Broad courses give 'dying' subjects new lease of life

Aberdeen students buck trend and grab chance to study foreign languages. Hannah Fearn writes

December 23, 2010

Students have an appetite for languages and "dying" subjects such as Classics if they are offered the opportunity to explore them, enrolment trends at the University of Aberdeen suggest.

First-year undergraduates at the institution are for the first time following a broader curriculum that allows them to study subjects from outside their disciplines either as a taster or in depth.

The curriculum was launched in September, and enrolments to language courses are up by 61 per cent, compared with the previous year.

The total number studying French, Gaelic, German and Spanish has risen to 1,726, with the overall number of first-year language course enrolments increasing to 2,115 when Latin, Arabic and Mandarin are taken into account.

The figures come during a period of general decline in the number of students studying language degrees in the UK. In 2009, Michael Kelly, director of the UK Subject Centre for Languages, Linguistics and Area Studies, estimated that just 2 to 2.5 per cent of students chose modern language degrees.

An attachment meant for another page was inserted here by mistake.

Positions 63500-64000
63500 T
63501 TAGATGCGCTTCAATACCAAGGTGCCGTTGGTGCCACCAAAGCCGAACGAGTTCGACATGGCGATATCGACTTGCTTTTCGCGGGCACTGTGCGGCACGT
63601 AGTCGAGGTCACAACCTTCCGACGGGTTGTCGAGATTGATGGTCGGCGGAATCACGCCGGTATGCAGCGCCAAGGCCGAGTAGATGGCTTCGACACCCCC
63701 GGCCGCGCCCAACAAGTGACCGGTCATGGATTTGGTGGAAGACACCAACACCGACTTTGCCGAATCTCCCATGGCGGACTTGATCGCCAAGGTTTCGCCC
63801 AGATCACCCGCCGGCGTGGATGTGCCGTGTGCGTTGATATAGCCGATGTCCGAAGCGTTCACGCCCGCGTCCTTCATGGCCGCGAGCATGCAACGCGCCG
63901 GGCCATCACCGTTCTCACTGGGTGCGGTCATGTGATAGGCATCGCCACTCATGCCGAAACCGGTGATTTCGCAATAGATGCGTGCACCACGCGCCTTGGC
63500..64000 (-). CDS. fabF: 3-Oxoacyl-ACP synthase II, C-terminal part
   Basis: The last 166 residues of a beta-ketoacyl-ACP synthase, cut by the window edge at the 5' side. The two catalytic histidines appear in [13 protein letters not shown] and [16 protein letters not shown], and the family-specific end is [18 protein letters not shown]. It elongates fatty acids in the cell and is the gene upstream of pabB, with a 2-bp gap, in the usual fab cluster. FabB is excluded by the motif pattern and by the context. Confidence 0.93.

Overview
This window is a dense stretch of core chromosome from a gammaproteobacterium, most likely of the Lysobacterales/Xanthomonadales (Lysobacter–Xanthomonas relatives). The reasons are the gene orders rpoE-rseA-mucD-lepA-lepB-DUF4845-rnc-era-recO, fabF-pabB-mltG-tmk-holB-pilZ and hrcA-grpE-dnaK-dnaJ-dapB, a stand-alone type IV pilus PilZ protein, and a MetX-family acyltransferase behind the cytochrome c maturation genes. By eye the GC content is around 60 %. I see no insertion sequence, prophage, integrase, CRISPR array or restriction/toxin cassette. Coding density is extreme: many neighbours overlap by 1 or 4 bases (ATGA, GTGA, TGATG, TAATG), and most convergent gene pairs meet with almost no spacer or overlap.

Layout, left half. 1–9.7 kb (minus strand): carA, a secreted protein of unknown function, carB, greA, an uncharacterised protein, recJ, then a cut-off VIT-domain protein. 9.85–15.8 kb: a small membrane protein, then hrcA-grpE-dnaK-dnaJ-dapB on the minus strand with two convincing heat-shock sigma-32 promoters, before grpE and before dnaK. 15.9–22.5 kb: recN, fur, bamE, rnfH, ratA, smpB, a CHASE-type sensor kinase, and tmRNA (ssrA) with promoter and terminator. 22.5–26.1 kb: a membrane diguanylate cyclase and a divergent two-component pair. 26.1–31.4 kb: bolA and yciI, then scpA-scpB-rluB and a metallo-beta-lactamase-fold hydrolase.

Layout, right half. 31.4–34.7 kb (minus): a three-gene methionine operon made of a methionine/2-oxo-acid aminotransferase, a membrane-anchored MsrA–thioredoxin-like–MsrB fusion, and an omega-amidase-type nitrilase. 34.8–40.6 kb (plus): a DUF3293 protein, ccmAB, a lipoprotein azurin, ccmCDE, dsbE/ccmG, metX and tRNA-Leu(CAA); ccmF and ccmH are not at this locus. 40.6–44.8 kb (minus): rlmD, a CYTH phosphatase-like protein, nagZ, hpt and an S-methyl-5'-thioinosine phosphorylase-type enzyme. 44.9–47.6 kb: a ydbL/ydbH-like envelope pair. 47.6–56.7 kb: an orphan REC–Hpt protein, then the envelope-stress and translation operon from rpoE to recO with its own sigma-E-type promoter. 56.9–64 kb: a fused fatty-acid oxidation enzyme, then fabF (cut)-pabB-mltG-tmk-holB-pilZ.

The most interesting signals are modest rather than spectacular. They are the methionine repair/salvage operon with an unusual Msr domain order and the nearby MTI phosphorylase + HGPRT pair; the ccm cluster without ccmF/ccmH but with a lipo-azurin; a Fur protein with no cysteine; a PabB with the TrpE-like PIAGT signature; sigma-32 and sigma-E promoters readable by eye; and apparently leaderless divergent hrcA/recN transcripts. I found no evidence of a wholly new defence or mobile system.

Including those who opted to study a language as an additional subject, he said that less than 7 per cent of British graduates left university with "survival skills" in a foreign language, while just 5 per cent could operate more fluently in another tongue.

However, while language study is declining in the UK, enrolment on language courses in the US remains strong. The results of a survey conducted by the Modern Language Association of America, published this month, show that the number of enrolments grew from 1.57 million in 2006 to 1.68 million in 2009, a 6.6 per cent increase.

Despite the declining trend in the UK, figures for the first semester of study at Aberdeen suggest that British students are interested in modern languages, despite not choosing to study them as their primary discipline at university.

Bryan MacGregor, vice-principal of Aberdeen, said the figures showed that there was untapped demand for subjects that students often did not have the chance to study at undergraduate level.

"There is demand from people who want to do languages because they have done them at school, and among those who have not had the opportunity before," he said. "It is a combination of both wanting to explore, and actually having the opportunity to explore, languages."

Professor MacGregor said the institution was also pleased that half of the first-year cohort had chosen to sign up to one of 11 Sixth Century Courses launched by the university, aimed at addressing the broad issues of the day, including "science and the media" and the "health and wealth of nations".

He said that the enthusiasm for the broader curriculum showed "an understanding among students of the value of doing these subjects in addition to their own disciplines".

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